Prepositions of the World
October 05, 2006
Benjamin Franklin wrote, "Certainty? In this world nothing is certain but death and taxes." His practical wisdom provides us with nourishment for our curiosity and a twinkling of insight into our lives even today. A few years before Franklin, in 1637, Rene Descartes searched for and finally coined a phrase that could not be disputed. In an effort to eliminate doubt, he wrote "Cogito Ergo Sum," or "I think therefore I am." Conclusively, both men used their experiences in mind and in the world to cast shadows over certainty as well as defend it.
In the world
The majority of us function quite well in the world. We comfortably move through our days with routines and expectations and thrive on our relationship to others, also in the world. We integrate ourselves into society and join in, much like a radish in a tossed salad - still singularly distinct, yet part of the greater whole. We look for our place in the world, and once we discover the niche for our life, we complacently enjoy the participatory aspects and live in our worlds sometimes seamlessly, and with any luck, purposefully.
By the world
We may choose to live "by the book" or "by the beach" and either way, we experience our existence "by the world." We can't experience life on another planet (as of this writing) and our revolving mass around the Sun represents more than just water and earth and a place to live out our little blip in time. Living "by the world" infers our constraints as dictated by the limitations of our society, the small belief systems in place and the innuendos of "you can't do that" instead of the broader, "why not?" Whereas living "by" or "next to" the world opens up potentials not yet entertained.
For the world
Throughout history, we learned of and admired those who set aside their own needs and desires for the benefit of the world in general. Not just martyrs, gifted people created, invented, healed because they must, in spite of their personal struggles and aspirations. Thomas Edison lived for the world through his inventions (over 1,000 patents) and continues today to impact our daily lives through the illumination of our spirits. Leonardo DaVinci lived for the world by presenting ideas which challenged and mystified his Renaissance contemporaries, and he also brought beauty to the world through his art. In some ways we all live for the world when we set our present state of mind aside to contribute our gifts to the world at large.
With the world
Like either the piccolo or the double-bass, our lives resonate with the world, harmonically. We welcome cycles of the tides, yin and yang, and embrace the dynamics of the change in season. We live with the world when we recognize that all creatures also living with the world, serve a purpose in the circle of life and all organic matter, however finite in supply, remains constant as part of the world. Science teaches us matter cannot be destroyed, merely transformed, so for the duration of our lives, we gladly move in unison with the world, metamorphosing as necessary.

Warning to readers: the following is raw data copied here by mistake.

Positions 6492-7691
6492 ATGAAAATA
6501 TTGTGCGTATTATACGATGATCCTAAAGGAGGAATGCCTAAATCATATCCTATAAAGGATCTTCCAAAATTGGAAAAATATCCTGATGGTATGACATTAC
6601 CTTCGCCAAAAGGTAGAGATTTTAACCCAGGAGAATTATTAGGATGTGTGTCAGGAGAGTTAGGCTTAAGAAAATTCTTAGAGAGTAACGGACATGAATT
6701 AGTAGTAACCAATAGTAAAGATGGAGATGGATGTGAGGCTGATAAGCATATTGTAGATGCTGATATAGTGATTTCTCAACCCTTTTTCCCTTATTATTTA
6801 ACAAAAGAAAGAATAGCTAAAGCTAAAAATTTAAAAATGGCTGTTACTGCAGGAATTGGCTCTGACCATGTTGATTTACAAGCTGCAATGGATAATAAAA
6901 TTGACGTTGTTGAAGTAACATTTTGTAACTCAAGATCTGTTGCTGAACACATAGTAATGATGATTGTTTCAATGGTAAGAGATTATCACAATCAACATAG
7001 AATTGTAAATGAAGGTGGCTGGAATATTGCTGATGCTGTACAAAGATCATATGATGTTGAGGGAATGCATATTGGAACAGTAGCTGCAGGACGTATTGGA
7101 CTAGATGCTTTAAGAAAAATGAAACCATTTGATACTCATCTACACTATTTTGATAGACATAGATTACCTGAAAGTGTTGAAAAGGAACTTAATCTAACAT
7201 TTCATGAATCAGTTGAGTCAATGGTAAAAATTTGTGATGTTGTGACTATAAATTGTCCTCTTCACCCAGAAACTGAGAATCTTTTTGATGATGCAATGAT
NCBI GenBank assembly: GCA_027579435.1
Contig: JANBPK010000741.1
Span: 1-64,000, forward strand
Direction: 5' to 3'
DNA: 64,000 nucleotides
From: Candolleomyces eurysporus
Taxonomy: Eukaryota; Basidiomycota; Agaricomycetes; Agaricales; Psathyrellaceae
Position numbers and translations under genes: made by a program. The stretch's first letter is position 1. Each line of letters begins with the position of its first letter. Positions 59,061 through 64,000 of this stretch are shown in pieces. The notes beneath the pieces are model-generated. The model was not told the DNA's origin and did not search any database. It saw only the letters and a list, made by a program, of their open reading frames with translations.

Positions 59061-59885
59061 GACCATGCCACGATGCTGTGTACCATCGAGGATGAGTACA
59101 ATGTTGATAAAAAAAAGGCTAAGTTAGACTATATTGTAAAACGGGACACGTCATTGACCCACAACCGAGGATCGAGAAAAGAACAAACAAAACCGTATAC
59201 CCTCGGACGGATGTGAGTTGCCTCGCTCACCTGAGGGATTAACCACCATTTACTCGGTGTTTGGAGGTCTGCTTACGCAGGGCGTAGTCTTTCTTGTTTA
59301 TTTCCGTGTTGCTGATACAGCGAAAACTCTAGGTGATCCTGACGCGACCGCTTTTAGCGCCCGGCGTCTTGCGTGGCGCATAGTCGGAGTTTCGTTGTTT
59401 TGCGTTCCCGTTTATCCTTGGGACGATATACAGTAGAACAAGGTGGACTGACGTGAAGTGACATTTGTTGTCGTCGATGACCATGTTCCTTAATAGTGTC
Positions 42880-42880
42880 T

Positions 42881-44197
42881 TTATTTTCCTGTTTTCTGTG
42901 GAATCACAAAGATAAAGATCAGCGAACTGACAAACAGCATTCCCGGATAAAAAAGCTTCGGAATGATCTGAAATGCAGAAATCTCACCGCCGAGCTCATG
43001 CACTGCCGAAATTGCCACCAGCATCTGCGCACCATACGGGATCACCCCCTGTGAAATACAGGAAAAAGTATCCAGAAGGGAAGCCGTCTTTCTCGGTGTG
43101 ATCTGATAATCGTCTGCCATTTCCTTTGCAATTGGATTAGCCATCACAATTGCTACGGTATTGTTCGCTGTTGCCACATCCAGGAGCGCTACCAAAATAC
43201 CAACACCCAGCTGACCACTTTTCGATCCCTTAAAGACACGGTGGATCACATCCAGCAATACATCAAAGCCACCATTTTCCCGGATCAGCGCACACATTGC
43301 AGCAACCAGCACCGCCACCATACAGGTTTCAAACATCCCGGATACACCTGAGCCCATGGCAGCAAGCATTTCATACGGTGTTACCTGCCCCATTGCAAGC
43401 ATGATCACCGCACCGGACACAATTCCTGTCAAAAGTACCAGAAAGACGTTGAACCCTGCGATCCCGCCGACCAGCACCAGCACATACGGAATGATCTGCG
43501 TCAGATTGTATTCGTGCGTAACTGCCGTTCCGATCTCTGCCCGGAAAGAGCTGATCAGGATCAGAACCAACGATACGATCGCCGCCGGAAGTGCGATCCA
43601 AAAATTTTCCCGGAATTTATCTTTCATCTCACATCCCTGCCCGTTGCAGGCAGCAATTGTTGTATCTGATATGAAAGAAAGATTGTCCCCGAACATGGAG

To the world
Perhaps the most confounding preposition with respect to our relationship with the world, living to
the world assumes both our role as part of the world and as a spiritual being projecting energy. Living "to" implies we exist somewhere out there and merely visit the planet for our temporary existence. While over thousands of years, many world religions embraced the philosophies of both pre-and post life on earth, sometimes our living "in" the world prevents us from seeing how we live "to" the world. We could envision ourselves as the world sees us, either insignificant or with roaring impact. Once we step outside of our concept of "all I am is this earthly body," we clearly understand that our progress effects the world from both inside and out of the understood planes of existence.
As the world
Once we grasp the belief that we function on many levels of awareness, we embrace and incorporate the nature of the world around us. We see the little nuances of our daily lives as reflections of the larger forest of earthly phenomenon. We understand the intricacy of nature and society by observing insects, animals, plants and the earth's sometime violent growing pains. When we live as
the world, we accept the floods and hurricanes of life as well as the sunshine and warm breezes and scents of spring. Our very human nature parallels our world - the physical world, the mental and spiritual worlds, too. When we function as the world, we complete our cycles peacefully.
Making your mark on the world through history or merely by picking up litter, we enrich our experience of life when we distinguish the many tentacles of our existence. We are one soul, one person, one energy, expressing through worldly prepositions and with certainty, we dispel the doubt of our raison d'être.
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